Posts Taged downsizing

8 Great Reasons to Downsize Your Home

Is your home still meeting your needs? For most people as they start their adult lives and possibly their families, they start upsizing to larger homes with bonus rooms and big backyards. What happens when the kids move out or your lifestyle changes? The word “downsize” may bring to mind recently retired folks who’ve decided to sell their big family home and opt for a sparkly new condo somewhere sunny, and with a pool a few steps away. While that is definitely one of the ways to do it, there are many more reasons to downsize. You don’t even have to be retired!

1. More Cashflow

The housing market in the Greater Seattle Area has been booming for years, and downsizing is definitely one way to create more cashflow. You could free up more cash with a lower or even no mortgage. With a smaller home you’ll also have lower utility bills and homeowner’s insurance; you may even save more with no more HOA dues or yard maintenance costs. It’s also a viable way to consolidate a lot of debt—and lower financial anxiety. For example, sell your home and with the profits, pay off your home equity loan, college loan, and credit card, then pay off most or all of your mortgage. If you’ve been in your home for at least 10 years and it’s value has gone up significantly, you can use that equity to your advantage.

2. Freedom

A smaller home is much easier to maintain. With our eldest launched, one in college, and one in high school, we no longer needed such a big house and yard. We downsized to a smaller but still spacious home with almost no yard, and with the house being brand new, there is nothing it needs in terms of updating or remodeling. Less to clean and keep up = more time for leisure! I’ve got a friend who is loving the freedom of her downsize from a single-family house to a condo in a doorman building. She calls it a “lock and go” setup because she literally turns one key and she can travel and work remotely from anywhere in the world.

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Organize Your Board Games

November days are short and rainy in the PNW. Fall sports seasons wrap up and we spend more time indoors with our families. Cozy weekend afternoons make a perfect time to play board games. This is also a great time to organize the board games you own. It’s as easy as tic-tac-toe.

Step One:

Board games need a central location where everyone can find them. Whether it’s a closet or a cupboard, the space just needs to be accessible and known to all the family members. Some families keep games in the children’s rooms. Board games for adults or older kids can go in a family room or another shared location.

Step Two:

You can’t play a game that doesn’t have all the pieces. Locate all the bits and make sure they are in the correct game box. Secure flimsy boxes with a large rubber band or a thin strip of Velcro. Toss any games with missing pieces. Donate unpopular games.

Step Three:

Sort the games. Group games played mostly by adults in one area, perhaps on a high shelf. Children’s games should be easily accessible to them. Utilize lower shelves unless it’s dangerous for very young children or toddlers. Use a lidded bin to store children’s wooden puzzles. Only bring out a couple of small puzzles out at a time and store the rest – that way clean-up is a cinch – you won’t spend precious time looking for lost puzzle pieces.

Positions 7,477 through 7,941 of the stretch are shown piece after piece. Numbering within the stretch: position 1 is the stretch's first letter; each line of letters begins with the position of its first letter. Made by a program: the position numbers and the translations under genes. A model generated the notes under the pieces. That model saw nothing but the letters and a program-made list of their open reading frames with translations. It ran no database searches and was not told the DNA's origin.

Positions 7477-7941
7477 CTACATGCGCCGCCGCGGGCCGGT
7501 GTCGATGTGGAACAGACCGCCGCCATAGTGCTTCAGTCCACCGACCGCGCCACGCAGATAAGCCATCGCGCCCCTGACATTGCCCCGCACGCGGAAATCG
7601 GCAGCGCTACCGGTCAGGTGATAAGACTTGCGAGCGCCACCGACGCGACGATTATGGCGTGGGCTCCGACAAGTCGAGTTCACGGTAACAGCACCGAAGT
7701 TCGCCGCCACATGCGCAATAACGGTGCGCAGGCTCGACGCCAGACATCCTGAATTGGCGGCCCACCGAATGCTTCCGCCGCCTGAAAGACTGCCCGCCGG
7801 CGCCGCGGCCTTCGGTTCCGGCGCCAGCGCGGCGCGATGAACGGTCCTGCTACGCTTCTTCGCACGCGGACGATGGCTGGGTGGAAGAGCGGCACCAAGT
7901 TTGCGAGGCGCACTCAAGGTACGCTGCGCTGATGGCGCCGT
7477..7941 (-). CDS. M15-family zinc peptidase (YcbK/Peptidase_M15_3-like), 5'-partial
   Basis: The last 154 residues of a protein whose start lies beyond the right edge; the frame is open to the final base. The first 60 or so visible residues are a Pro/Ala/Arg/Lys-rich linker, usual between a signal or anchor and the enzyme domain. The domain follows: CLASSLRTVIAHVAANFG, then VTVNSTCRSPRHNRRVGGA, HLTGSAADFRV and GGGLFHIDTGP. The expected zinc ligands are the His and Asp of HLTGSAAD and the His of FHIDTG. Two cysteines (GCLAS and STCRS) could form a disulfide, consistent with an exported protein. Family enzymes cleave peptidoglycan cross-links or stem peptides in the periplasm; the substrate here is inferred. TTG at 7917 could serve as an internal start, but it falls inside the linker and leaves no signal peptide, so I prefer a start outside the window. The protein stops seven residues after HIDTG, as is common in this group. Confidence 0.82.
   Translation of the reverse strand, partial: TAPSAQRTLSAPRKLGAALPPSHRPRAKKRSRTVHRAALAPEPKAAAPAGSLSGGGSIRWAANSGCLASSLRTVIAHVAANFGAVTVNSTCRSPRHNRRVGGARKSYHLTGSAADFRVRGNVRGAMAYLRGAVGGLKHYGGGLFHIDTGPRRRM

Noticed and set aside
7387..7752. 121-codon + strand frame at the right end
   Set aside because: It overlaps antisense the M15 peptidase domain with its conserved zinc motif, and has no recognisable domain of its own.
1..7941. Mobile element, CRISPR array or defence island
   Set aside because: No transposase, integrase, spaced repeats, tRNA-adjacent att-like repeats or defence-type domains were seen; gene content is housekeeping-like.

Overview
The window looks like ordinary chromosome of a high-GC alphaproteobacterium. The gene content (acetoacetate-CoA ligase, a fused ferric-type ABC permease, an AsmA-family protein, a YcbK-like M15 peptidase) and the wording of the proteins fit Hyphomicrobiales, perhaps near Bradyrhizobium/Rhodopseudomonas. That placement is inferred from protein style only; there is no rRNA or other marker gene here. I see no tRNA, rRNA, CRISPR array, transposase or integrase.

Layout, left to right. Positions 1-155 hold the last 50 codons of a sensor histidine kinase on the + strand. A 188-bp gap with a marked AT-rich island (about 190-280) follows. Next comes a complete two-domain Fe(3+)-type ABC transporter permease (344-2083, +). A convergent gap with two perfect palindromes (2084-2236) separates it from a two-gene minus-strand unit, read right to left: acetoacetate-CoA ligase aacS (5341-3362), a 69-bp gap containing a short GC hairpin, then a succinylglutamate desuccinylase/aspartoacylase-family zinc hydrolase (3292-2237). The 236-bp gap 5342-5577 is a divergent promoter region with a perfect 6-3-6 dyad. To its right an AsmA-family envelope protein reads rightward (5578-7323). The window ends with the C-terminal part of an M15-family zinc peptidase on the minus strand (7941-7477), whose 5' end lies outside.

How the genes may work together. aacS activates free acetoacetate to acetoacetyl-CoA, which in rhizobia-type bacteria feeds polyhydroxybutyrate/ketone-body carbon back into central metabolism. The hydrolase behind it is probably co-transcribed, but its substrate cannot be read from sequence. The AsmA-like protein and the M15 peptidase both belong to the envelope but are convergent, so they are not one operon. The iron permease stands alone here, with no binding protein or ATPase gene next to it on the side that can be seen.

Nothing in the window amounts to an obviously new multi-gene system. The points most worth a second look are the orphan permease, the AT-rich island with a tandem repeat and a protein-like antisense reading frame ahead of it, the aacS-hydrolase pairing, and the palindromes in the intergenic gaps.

So, don’t fret the rainy afternoons or dark evenings, instead rally the family around the table for an exciting game of Exploding Kittens (no cats are harmed – I promise!) or an old favorite like Chess or Settlers of Catan. Thinking ahead to the holidays, if you would like to expand your collection with a new favorite board game checkout this list of the most popular board games of all times.

Some of us have a closet full of board games, but honestly, most of the gaming happens online. If you find that the only time you access the game closet is during a power outage, then consider really downsizing the volume of games. Be authentic to how your family spends time and consider whether the space being taken up by board games could be used for something else. Perhaps you have some craft supplies that need a home? Let us know if you’d like help figuring out how to best use the space in your home. We do love (excuse the pun) this kind of puzzle.

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13 Ways to Downsize Mom and Dad’s Estate

Downsize estate

Imagine the following scenario. Your 80-year-old father is relatively healthy, but recently you’ve noticed he’s become more forgetful and confused. You and your siblings suspect it may be time for your father to move to a retirement home or an assisted living facility closer to where you live. He currently lives alone in his 5,000-square foot home of thirty years. Your parents were very active adults with many interests and hobbies in retirement. In recent years, since your mother passed away, he has lost interest or the ability to take part in these hobbies. Apart from his bedroom and the kitchen, the rest of the home has gone unused for many years.

This would be an emotional time for your family. You and your siblings would be considering different treatment and housing options for your dad. Moving is a high stress event at the best of times, even more so for your elderly parent. The to-do list is long. You will need to unearth all his relevant financial

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